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The Forest in the City

Carlos Andrés Rico
Carlos Andrés Rico | © Marius Land

Carlos spends his Bangalore days slowly, between the seclusion of his temporary home and the many parks around Bangalore. “I take my time at home in the mornings”, Carlos says, “I shower, make breakfast…in the day, I mostly work from home”. The evenings, though, take Carlos to public spaces, an integral part of his work. “I go to parks and make recordings” he says, “or I meet up with some musicians and just play in parks to see where we can perform”.

Performance is not exactly familiar terrain for Carlos. On November 25th he performed at The Courtyard, a cafe and cultural space in the city, but “that is really not something I do often”, Carlos insisted. “I am a composer, I usually write scores for other musicians to perform but here my way of working has changed because of where I am”.

Not wanting to impose his own ideas in a place with which he has no past connection, he has now adapted his process, organically. “I wanted to collaborate with Maraa (where he is in residence) and its artists and work with what they already have going on”, he said.

In Bangalore, rather than scripting a score for musicians to perform, he has been improvising with musicians to find certain ideas to develop into structured improvisations. In particular, he has been collaborating with a violinist named, Veecheet Dhakal of the band Gauley Bhai. “It’s a like friendship”, Carlos explained, “we meet, hang out, and the music sort of happens”.

A sample from what Carlos performed live at The Courtyard:

From a jam with Veecheet:
“In the beginning it was difficult to find anything other than traffic”, Carlos laughed, when asked about the sounds of Bangalore. “But this also became an opportunity to find more concrete sounds and situations”. Each park, Carlos has realised, has its own peculiar sounds. Even though every park has families, children, shouting people and the buzz of traffic in the background, “their nature”, Carlos has found, is different. This peculiarity of the natural world within each park fascinates him.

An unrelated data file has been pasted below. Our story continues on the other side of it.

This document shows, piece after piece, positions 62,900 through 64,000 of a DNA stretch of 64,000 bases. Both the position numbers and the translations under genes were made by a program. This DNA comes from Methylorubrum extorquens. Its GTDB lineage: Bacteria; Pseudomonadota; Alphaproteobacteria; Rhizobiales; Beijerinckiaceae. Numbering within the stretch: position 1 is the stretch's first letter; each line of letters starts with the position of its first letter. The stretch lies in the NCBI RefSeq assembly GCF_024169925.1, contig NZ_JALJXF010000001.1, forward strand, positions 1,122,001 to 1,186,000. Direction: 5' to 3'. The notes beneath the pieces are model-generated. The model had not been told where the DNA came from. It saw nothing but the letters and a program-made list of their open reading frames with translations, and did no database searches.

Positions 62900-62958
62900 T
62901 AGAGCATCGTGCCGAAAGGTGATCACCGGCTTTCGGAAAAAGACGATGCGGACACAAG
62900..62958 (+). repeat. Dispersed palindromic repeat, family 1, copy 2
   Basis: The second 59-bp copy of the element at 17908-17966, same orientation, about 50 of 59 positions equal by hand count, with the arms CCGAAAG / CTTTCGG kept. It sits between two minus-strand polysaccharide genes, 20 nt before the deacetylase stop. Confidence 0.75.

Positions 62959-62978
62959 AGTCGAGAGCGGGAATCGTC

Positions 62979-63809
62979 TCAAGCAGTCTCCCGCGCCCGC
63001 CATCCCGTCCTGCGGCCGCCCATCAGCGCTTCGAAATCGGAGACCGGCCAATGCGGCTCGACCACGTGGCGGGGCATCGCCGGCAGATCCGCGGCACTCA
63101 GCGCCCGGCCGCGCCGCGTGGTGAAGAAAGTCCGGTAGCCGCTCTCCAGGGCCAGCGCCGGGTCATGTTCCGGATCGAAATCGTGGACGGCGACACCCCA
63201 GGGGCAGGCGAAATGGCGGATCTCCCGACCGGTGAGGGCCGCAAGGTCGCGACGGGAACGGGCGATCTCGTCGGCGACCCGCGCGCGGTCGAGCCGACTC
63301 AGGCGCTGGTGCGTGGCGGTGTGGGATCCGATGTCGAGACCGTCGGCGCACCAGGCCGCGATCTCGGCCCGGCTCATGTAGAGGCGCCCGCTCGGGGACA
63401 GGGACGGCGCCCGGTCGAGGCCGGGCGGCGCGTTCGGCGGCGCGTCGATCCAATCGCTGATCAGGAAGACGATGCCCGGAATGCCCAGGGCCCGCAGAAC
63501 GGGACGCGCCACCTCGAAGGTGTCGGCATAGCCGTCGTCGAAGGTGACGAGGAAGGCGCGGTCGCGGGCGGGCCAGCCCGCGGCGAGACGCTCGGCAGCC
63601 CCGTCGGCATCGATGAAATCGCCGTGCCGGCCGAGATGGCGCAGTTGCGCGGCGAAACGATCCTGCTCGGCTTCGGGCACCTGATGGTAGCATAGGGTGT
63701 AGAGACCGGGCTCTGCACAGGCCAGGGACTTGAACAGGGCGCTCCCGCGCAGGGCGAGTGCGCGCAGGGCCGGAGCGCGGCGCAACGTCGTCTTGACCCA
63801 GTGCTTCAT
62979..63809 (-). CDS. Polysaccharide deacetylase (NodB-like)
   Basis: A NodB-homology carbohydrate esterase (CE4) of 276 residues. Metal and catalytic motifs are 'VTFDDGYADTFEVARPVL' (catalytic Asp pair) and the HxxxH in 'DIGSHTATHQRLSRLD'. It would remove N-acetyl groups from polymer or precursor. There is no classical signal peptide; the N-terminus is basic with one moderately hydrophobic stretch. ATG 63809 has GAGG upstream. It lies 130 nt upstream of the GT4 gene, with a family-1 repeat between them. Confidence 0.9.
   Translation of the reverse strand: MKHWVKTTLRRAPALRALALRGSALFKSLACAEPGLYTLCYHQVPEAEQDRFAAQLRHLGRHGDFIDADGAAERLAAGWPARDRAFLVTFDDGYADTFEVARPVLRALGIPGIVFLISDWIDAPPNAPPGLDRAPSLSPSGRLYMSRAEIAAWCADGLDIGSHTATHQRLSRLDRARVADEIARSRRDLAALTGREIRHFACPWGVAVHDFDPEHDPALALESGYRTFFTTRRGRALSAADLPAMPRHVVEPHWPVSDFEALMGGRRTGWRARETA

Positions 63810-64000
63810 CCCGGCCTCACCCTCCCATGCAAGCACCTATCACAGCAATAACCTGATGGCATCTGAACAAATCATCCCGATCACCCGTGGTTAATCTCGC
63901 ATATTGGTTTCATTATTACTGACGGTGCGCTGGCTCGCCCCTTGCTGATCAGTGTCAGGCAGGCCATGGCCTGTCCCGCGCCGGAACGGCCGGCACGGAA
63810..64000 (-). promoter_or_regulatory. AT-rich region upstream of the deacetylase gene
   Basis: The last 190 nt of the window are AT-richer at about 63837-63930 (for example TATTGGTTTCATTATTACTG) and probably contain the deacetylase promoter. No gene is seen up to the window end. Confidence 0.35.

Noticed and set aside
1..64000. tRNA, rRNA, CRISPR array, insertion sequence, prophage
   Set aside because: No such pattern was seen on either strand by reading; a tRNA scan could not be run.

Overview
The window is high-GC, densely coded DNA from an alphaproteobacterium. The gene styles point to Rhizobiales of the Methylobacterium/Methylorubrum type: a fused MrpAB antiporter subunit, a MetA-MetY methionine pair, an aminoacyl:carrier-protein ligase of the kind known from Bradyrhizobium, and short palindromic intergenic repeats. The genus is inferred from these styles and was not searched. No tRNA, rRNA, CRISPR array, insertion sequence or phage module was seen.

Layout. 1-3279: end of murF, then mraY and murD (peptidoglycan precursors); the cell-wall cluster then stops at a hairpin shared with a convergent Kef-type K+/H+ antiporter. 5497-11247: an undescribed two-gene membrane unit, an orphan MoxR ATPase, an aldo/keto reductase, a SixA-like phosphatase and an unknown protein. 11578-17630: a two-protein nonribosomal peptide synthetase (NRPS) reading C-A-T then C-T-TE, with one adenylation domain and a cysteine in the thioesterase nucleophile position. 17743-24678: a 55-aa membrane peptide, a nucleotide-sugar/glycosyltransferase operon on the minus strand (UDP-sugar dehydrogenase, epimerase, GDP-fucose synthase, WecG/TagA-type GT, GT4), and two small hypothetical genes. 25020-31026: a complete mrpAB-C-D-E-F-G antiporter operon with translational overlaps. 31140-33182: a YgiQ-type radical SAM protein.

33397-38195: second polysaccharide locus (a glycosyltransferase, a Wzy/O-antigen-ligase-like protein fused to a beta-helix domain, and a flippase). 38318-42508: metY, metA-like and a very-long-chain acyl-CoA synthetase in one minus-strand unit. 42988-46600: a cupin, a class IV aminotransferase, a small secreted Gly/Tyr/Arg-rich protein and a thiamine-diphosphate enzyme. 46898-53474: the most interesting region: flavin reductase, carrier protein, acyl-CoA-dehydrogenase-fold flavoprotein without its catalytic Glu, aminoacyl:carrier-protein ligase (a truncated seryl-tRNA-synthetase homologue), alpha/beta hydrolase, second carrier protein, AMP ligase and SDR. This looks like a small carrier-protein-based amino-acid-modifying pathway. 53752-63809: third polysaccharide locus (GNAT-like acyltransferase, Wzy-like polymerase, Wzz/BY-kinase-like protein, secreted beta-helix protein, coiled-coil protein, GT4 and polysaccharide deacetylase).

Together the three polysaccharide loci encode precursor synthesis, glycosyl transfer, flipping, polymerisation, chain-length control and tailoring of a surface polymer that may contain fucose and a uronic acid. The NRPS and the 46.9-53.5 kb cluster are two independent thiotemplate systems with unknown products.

“I think nature plays an important role in what I do as a musician, as a composer. I have an interest in the sounds of the aboriginal people in South America and they have a strong relationship with nature. That has made me find nature in my work. I am a city guy but for some years I have been trying to find nature within my city life. I guess I am looking for a balance between the city and nature. In my music I try to bring in nature, and offer it the audience so that they think about nature not as something far away but closer… that we are living with nature even in the city. I try to imitate nature sometimes with what I compose.”

From a track that Carlos has been working on while in Bangalore:

Carlos’ residency culminates in a mock radio intervention in a park in the heart of the city. Interventions, or disruptions, are a way in which Carlos likes to approach his audiences – to make his work public and accessible to most people. In Bangalore, he was intrigued by the idea of intervening in a space he didn’t know.  Initially, he thought he’d simply interview people at various sites to learn about those places. But in working with Maraa, the idea has evolved. Along with local musicians, he is now performing a live radio script (in Kannada, Hindi, and English) at a park. “It’s like a fake radio show”, Carlos said, “and the text has music in between”. The theme of this radio script revolves around censorship, an idea Carlos zeroed in on while working with Maraa’s artists. “They helped with the topic and the idea of recording in different languages. I take decisions about structure and do the artistic direction”.
Expectations aren’t something Carlos avoids; he toys with them intentionally. His compositions often build many layers before distilling down to what might seem like a singular sound. It’s like walking through a forest and eventually arriving a clearing, when in fact the clearing is the forest, too. Carlos is well aware of this deception. “I am interested in how to keep the attention of the audience all the time”, he said, “I create expectations with repetitions and layers and then change those expectations by pulling out sounds and giving new energy to the place… I try to find the calm space you don’t often find in the city”.

This track is an evolving piece, with sounds from Germany, Colombia, Mexico and India. Carlos keeps tweaking it along his travels, almost like an audio travelogue: